If you don’t understand the sentences / many words, it’s normal. Just try to understand whatever you want. Getting a general idea of the whole storyline is already a huge feat!

Intermediate learners

By now, you should aim to follow most of the dialogue and be able to follow the words while listening to the dialogue. Read out the story page by page and then listen to the audio again to check if there are words you mispronounced. Focus on words that have sound changes to them and see if you are able to catch these changes.

For example, 쑥 내밀었어요 should be pronounced as [쑹 내미러써요]. Mark all these sound changes in the book.

Focus on reading each sentence and aim to understand most (80%) the grammar points used. It’s okay to not know some of the sentence endings that is more used in the olden-day sageuk speech.

There are some advanced grammar point used in the book, so it’s alright to skip them for now. Don’t be too disheartened if you find some parts difficult.

Aim to understand most of the vocabulary. The sound words may be difficult, but try to remember a few with the audio and visual aids.

Advanced learners

Aim to understand every little thing – all the cultural references, grammar points, vocabulary, sound words etc. If you are curious, I spent half an hour on the book (the audio is 9 mins long) and learnt 17 new words!! 😀 😀 Wrote them all in my Korean notebook.

See, who says Korean children books are easy. lolol.

The words that are used in children books are different from what you get in news articles or TOPIK exams. For example, I never knew booger is called 코딱지 and it’s something that I don’t actually come across that easily if I always read political / economic articles or like non-fiction books.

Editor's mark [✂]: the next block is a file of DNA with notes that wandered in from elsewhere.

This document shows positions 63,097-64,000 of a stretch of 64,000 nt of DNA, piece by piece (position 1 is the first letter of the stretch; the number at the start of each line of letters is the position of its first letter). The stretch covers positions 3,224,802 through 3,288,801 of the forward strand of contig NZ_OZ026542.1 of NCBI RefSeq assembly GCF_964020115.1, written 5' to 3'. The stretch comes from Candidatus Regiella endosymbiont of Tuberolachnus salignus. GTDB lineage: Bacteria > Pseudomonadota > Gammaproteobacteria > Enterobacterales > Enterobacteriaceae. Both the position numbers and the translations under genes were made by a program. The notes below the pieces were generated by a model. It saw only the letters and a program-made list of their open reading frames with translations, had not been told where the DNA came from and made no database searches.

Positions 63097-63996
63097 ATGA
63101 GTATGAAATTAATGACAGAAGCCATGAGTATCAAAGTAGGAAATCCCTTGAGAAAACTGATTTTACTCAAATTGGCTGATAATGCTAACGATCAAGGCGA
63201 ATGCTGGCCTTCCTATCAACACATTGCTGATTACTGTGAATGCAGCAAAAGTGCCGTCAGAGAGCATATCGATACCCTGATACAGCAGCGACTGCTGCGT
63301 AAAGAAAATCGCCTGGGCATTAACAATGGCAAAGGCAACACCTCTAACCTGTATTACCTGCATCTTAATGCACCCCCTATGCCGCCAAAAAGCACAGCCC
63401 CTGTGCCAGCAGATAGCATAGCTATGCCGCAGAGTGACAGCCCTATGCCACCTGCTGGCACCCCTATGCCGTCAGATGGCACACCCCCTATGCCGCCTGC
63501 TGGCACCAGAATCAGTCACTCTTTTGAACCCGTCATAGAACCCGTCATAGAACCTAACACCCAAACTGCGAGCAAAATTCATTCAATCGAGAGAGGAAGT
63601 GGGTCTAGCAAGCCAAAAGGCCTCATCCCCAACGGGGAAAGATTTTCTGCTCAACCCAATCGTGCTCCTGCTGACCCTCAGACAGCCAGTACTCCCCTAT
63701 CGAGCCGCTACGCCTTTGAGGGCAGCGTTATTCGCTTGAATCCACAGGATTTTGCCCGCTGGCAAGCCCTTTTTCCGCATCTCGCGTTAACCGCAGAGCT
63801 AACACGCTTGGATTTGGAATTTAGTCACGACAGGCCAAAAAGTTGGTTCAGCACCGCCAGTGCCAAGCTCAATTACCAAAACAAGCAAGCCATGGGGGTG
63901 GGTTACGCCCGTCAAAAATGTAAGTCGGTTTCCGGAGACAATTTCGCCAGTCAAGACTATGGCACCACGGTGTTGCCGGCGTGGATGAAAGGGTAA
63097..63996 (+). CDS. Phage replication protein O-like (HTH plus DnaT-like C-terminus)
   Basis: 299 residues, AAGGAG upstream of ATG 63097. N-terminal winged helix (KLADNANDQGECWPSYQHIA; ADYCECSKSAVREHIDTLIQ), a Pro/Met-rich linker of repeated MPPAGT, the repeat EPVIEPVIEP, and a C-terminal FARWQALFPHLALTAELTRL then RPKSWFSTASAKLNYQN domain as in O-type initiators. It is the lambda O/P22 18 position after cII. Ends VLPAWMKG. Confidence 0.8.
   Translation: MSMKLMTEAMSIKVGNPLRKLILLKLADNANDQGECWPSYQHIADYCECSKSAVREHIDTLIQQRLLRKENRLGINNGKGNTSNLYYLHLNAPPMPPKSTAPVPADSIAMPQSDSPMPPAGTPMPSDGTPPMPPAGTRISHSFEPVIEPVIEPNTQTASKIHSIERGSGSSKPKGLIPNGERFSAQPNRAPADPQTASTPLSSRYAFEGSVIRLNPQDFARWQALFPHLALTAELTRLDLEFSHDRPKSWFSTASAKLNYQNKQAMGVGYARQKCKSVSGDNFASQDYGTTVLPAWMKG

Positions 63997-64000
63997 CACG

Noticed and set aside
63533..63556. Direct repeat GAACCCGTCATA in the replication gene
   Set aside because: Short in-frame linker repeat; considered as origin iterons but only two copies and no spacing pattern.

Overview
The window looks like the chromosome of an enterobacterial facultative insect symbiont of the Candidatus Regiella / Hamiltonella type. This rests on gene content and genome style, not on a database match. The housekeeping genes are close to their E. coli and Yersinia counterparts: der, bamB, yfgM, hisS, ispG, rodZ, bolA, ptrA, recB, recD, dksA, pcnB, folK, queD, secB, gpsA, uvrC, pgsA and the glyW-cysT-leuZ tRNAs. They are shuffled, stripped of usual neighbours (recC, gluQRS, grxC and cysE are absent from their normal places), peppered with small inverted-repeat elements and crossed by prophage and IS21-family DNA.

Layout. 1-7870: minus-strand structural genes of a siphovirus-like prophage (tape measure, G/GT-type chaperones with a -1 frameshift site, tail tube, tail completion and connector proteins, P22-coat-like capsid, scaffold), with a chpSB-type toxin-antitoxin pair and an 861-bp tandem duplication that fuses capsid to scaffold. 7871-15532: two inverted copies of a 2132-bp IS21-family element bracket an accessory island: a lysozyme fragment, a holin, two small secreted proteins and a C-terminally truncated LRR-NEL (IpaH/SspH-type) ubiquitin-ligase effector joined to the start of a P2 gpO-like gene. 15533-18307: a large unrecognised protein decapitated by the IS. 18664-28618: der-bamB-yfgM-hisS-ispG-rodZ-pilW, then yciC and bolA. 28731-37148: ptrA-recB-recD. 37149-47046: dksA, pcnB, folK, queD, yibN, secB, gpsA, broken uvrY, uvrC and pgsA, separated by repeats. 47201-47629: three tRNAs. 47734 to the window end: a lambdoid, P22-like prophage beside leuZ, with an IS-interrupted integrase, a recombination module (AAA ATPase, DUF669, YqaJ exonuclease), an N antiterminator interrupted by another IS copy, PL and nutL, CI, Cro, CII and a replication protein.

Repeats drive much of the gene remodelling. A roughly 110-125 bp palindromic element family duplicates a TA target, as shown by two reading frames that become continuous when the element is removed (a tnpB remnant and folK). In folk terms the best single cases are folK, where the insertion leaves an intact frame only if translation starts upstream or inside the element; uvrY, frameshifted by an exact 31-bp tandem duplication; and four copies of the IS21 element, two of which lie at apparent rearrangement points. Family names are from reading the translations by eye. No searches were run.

It’s good to balance your reading materials and never scoff that children books are beneath your level or what not!


I can’t wait to start on the rest of the 3 books! 😀

If you are interested in purchasing them, you can see all 20 available books in this link.

방귀쟁이 ISBN 978 – 89 – 6567 – 179 – 4

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  • Reply
    12 November, 2013 at 10:57 AM

    Ooooh! These sound like fun and I agree children’s books/stories are not easy I was always under the impression they were 😀 bad thought.

    Thanks for the review ^_^

    • Reply
      20 November, 2013 at 10:12 AM

      thanks for reading!

  • Reply
    12 November, 2013 at 12:22 PM

    omg so true that’s one of the reasons why i get so irritated when korean-americans say oh my korean sucks it’s at a 2nd grade level or kindergartener level but the 2nd grader understands the storybook 100% korean-dubbed anime 100% etc etc. It’s just a really rude statement to the fluent korean speaking children (they know their nouns and gion – japnaese for ). who’s only had continuous korean immersion for the past 6 + years… As for me right now i don’t have interest in korean children’s books/folk tales since it’s too advanced for me lol… and im’ better off learning more useful words.